My executive coaching activities have suddenly gained significant traction over the past year. I’m elated firstly because I enjoy making an impact and helping people and secondly because more and more executives are finally seeing coaching for what it truly is: An opportunity to get insights from someone who isn’t vested, other than in the best interest of the individual, to open minds, someone who holds up a mirror and pushes them beyond his/her comfort level.

I’m currently coaching more than five people with another 10 being added at the end of May. Some are part of a specific executive coaching assignment, others are part of a leadership development program. It’s fantastic to see that executives are not only starting to value coaching but that companies are recognizing that 1-on-1 coaching can have a significant impact on the development of an executive.

The response to coaching conversations have been very powerful with some having made drastic changes to the lives, ways of operating and performance of the executives. As an executive coach, what I’ve learned from these interactions, is that it’s not about the model you use, or the specific knowledge you have of the business of the coachee or having all the answers. What does matter are three simple qualities to be a great coach.

1. Be Present And Just Listen

Most coachees just want to be heard, to share their stories. They want the executive coach to be there for them, have their best interest at heart and nothing else. As a coach, the problem with being present and just listening, is that it’s extremely difficult and energy consuming. To silence your mind and stop if from jumping from thought to thought and making all kinds of connections, for me personally, is the most difficult. However, if I start a coaching conversation with the desire to be present I have noticed it to be significantly easier.

The revelation for me was that if you’re able to top yourself from making judgments or trying to ‘fix’ the other person, over time fascinating insights will come bubbling up. Insights that I wouldn’t have been able to spot if my brain was busy doing other things.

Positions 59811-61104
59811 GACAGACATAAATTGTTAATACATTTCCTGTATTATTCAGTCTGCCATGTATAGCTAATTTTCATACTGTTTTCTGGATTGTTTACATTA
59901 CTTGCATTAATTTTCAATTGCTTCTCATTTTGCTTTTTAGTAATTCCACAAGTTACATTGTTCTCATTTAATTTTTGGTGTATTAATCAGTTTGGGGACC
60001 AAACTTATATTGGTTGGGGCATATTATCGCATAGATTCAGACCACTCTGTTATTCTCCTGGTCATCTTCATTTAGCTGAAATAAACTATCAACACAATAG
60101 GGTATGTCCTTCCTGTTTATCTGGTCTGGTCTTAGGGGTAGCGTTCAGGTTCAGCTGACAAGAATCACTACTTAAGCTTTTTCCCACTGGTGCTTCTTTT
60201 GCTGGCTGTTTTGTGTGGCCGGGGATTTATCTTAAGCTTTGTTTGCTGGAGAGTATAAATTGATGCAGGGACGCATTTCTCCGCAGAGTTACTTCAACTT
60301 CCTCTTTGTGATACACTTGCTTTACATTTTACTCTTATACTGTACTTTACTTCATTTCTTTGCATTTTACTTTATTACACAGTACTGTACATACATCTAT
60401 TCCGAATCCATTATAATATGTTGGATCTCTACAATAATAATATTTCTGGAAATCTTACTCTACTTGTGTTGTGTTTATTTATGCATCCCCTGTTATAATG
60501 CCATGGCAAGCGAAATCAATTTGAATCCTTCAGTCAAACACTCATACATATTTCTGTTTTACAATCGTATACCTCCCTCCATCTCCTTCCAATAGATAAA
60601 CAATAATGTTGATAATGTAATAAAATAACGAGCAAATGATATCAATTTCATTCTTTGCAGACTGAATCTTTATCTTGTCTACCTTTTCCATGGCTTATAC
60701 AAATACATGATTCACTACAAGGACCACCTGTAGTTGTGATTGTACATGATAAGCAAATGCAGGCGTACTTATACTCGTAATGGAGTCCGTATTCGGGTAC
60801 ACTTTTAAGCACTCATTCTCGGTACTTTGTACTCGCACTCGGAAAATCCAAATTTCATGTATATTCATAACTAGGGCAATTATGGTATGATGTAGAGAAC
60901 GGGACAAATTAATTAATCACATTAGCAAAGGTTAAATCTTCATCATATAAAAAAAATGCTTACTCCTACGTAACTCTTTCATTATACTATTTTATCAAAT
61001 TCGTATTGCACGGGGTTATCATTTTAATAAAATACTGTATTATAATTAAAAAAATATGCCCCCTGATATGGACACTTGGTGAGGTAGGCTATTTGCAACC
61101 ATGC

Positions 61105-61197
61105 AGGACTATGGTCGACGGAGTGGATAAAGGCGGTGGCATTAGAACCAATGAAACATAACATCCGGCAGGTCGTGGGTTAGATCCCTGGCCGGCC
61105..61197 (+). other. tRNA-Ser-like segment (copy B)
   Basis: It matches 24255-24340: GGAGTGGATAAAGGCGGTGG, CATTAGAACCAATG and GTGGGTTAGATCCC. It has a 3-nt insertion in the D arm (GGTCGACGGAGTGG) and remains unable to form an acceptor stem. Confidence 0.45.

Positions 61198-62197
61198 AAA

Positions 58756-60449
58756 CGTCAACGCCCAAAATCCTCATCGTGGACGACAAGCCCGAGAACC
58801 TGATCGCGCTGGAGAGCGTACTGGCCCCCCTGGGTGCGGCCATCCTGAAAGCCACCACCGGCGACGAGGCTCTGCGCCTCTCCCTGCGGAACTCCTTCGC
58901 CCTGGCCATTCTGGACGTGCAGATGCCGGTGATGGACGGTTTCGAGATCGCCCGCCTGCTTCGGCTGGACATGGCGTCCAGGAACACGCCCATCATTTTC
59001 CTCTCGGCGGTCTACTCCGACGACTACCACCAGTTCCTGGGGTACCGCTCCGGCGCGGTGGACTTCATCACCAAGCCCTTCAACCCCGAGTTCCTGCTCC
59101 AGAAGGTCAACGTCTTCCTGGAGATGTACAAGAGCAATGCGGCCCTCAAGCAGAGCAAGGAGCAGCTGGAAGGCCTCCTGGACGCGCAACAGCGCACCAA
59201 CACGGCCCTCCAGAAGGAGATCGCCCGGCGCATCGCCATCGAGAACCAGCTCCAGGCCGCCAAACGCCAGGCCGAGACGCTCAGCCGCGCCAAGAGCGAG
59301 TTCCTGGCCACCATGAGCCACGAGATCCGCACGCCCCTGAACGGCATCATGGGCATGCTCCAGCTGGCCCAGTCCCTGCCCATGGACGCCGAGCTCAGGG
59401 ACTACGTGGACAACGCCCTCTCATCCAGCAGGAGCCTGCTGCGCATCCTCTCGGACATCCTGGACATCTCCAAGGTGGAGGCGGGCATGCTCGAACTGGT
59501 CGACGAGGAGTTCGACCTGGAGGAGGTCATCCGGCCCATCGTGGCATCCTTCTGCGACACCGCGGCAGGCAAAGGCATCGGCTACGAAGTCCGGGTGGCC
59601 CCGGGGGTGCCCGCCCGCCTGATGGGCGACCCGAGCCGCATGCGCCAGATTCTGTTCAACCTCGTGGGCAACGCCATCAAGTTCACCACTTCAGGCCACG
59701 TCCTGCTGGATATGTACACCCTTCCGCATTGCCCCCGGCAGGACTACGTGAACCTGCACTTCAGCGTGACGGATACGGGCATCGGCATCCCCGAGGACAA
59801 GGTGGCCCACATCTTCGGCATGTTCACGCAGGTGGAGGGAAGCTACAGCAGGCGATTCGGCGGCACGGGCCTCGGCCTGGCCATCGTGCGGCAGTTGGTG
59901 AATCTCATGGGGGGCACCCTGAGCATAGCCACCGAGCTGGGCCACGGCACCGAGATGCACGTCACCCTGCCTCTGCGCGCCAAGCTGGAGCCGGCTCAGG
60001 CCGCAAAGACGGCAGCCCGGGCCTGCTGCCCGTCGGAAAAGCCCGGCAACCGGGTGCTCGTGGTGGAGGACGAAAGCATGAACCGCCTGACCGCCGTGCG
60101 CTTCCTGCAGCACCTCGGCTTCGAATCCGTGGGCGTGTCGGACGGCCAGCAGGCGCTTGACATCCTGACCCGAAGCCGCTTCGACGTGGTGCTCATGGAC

2. Be Courageous

The other quality an executive coach needs to have is to be courageous. Let me give you an example:

In a recent coaching conversation the coachee was all over the place, his stories kept on jumping from one place to another, he clearly demonstrated energy, excitement and passion but for an outsider it was difficult to figure out what point he was trying to make. After about 15 minutes of him going on and on, I decided to make an intervention and ask him whether the way he was talking was his normal style of presenting information. He stopped and thought about it for a moment and I clearly saw him have an ‘aha’ moment. He realized how his communication style would impact the way others see him.

When I had this insight, I heard myself arguing in my mind, should I tell him or not, should I stop him and share my observation or just let it go? My Dutch directness probably helped decide that I wouldn’t be fair to the coachee if I didn’t share my insight. As a result we had a great learning moment.

3. Follow Your Instinct

For me, coaching is more of an art than a science. Often, I don’t have a plan before I start. I just let the conversation flow and let the coachee be in charge. That makes me feel very uncomfortable since I’m not in charge, whereas the coachee (and the paying organisation) expects me to add value, each moment, every time. I had to let go and trust my instincts that by being present, listen and be courageous I would be able to connect the dots, hold up a mirror, and be able to observe things that may not be as visible to others.

Of course, instinct is based on experience and judgement doesn’t comes automatically – it’s something that you nurture. You can’t be locked in a ‘my-view-is-right’ attitude. You have to adjust and admit when you’ve got it wrong, and learn from it for next time.

Of course you can apply some of the things I’ve learned from coaching people in your repertoire. If, however, you’re not in the position to be an executive coach, I’d like to request one thing of you. Someone a long time ago give me some awesome career advice which I’ve cherished and one element which I attribute my personal growth to.

If there’s one thing you can do to take your career to the next level it’s to BE COACHABLE. 

Looking forward to heading about your experience in either coaching others or being successfully coached. What were the things that made it work for you? Share them below!

[Photo Credit: How to run an effective meeting via photopin (license)]